Gas-Guzzling Trade Deals?
This summer the United States and the European Union launched talks to establish a massive new free trade agreement. The second round of talks will take place in early October in Brussels, Belgium. Negotiators will cover many sensitive topics, from whether the European Union should start to import genetically modified crops to whether corporations will have the right to sue governments over regulations that corporations allege reduce their bottom line. Another important topic, often overlooked, is the pact’s effect on the efficiency of new passenger cars and trucks.
Less than a year removed from adoption of U.S. vehicle standards of 54.5 miles per gallon by 2025, which will reduce U.S. greenhouse gas emissions by 10 percent, it is critical that any U.S.-EU trade deal not open automaker loopholes that could slow down progress in reducing greenhouse gas emissions.
When it comes to climate disruption, passenger cars and trucks (also known as light-duty vehicles) are a big deal. In the United States, light-duty vehicles emit roughly 20 percent of the nation’s climate-disrupting carbon pollution. Similarly, in the European Union, passenger cars and trucks account for roughly 12 percent of greenhouse gas emissions.
The auto industry is also big business, and North America and Europe are two of the biggest auto markets in the world. Nearly 82 million vehicles were sold worldwide in 2012, with 14.5 million vehicles sold in the United States and 12.5 million vehicles sold in Europe.
U.S.-EU trade negotiations may disrupt the path to a clean-car future. In a leaked draft negotiating text, European Union negotiators expressed a desire to “promote regulatory compatibility” of vehicle standards, including those laws designed to reduce emissions from cars and trucks, in order to increase vehicle trade. This could either be accomplished through “mutual recognition,” in which the U.S. would recognize vehicles certified by EU standards as equal to U.S. standards and vice-versa, or through “harmonization,” in which the U.S. and EU each change its regulations to be more similar. While harmonizing standards and promoting compatibility may sound like a generally good idea, the devil is in the details.
Both the United States and the European Union have standards in place that will reduce greenhouse gas pollution from vehicles over time. Last year, the Obama administration finalized historic standards that will reduce emissions from the average passenger vehicle to 163 grams of carbon dioxide per mile by 2025, equivalent to 109 grams of carbon dioxide per kilometer. The European Union has more stringent standards that will lower emissions from the average vehicle to 130 grams of carbon dioxide per kilometer by 2015, with a proposal to lower them to 95 grams of carbon dioxide per kilometer by 2020.
Although both sides have increasingly stringent vehicle standards, for the purposes of complying with these laws, both the U.S. and the EU have terribly outdated vehicle-testing procedures. As I detailed in Sierra Club’s “The Truth Behind the Testing” report, the U.S. procedures used to test whether vehicles are meeting the fuel efficiency standard were set by a 1975 law and make arcane assumptions that, for example, the driver will average 48 miles per hour on the highway and never drive with the air conditioning on. As a result, fuel efficiency values used for complying with the law are about 25 percent greater than what vehicles actually achieve on the road. In emissions terms, an automaker gets credit for emitting roughly 20 percent less greenhouse gas than the car actually will on the road. On the bright side, the U.S. Environmental Protection Agency has the authority to check automaker’s test results and make sure they are being conducted appropriately.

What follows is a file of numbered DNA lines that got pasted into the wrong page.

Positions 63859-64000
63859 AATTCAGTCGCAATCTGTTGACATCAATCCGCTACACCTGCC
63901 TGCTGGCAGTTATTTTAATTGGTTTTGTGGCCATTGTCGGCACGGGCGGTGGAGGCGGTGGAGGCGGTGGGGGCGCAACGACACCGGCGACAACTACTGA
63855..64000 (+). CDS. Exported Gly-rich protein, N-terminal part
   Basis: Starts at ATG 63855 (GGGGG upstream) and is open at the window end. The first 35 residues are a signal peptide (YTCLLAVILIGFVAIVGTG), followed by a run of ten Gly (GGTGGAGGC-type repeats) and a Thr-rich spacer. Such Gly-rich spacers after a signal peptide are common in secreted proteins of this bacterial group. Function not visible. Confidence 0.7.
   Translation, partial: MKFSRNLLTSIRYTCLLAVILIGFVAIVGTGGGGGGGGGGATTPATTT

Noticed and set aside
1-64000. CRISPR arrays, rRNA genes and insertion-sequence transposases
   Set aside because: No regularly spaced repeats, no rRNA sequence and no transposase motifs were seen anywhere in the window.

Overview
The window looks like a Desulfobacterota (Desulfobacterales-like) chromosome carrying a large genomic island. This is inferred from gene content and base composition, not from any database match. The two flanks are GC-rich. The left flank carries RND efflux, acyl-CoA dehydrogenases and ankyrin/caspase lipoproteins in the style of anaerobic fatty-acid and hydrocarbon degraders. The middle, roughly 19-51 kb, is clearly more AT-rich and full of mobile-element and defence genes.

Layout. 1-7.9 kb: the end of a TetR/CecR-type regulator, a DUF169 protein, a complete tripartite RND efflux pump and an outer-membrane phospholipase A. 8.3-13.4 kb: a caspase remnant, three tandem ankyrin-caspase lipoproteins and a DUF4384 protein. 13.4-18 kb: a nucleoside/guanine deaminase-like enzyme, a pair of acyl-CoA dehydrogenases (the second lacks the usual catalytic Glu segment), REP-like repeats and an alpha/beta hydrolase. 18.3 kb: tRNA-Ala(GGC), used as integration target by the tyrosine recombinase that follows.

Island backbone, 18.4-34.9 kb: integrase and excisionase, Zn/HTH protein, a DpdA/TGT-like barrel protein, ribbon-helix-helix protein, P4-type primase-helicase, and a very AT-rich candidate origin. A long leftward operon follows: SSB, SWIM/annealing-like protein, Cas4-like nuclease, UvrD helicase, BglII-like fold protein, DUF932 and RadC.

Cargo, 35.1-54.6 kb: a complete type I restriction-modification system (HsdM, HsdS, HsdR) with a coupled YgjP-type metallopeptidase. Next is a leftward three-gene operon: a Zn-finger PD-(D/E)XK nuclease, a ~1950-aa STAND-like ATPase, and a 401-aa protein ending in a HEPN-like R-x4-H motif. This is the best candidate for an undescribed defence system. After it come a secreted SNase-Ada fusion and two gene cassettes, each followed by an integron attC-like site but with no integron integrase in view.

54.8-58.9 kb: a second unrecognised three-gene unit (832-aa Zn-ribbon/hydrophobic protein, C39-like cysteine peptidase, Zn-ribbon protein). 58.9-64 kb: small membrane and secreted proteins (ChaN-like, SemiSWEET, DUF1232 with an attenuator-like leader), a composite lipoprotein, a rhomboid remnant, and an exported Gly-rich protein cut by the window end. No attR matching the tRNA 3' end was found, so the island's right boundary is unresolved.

In an even more lax system, EU test procedures were also constructed some 30 years ago. A great report from our European colleagues Transport & Environment, Mind the Gap, details how automakers can rig their cars to perform perfectly for the test, even going so far as to disconnect the alternator,
tape over cracks between doors, and effectively disable the brakes. Further, automakers are somehow allowed to report emissions that are up to 4 percent less than what they measured in the laboratory. Independent tests have found that emissions from normal vehicles are roughly 23% greater than the emissions reported by automakers, with some individual models showing real-world emissions of 50% greater than what automakers report. Thankfully, the European Union may adopt more realistic test procedures that can’t be as easily manipulated by automakers, possibly as early as 2015.
So what does this mean for U.S.-EU trade negotiations? As negotiators look to make vehicle regulations as similar as possible between the two sides, it is possible that “mutual recognition” or “harmonization” could lead to more pollution and oil consumption. For example, under a “mutual recognition” scenario, one could easily imagine American auto companies being allowed to export cars to Europe that don’t meet European emissions standards. Under a “harmonization” scenario where the U.S. and EU would each change its regulations to become more alike, one could imagine some pushing to pair Europe’s more lax testing procedures with the United States’ less stringent emissions standards.
The bottom line: the United States and Europe have made historic strides in reducing emissions from passenger vehicles. It is critical that a potential free trade pact between the U.S. and European Union doesn’t take us backward, where it would allow cars to spew more pollution and guzzle more gas. So as U.S.-EU trade talks progress, keep an eye out for the effects on cars. We cannot let landmark vehicle standards be weakened by a trade pact.
--Jesse Prentice-Dunn, Sierra Club's Beyond Oil Campaign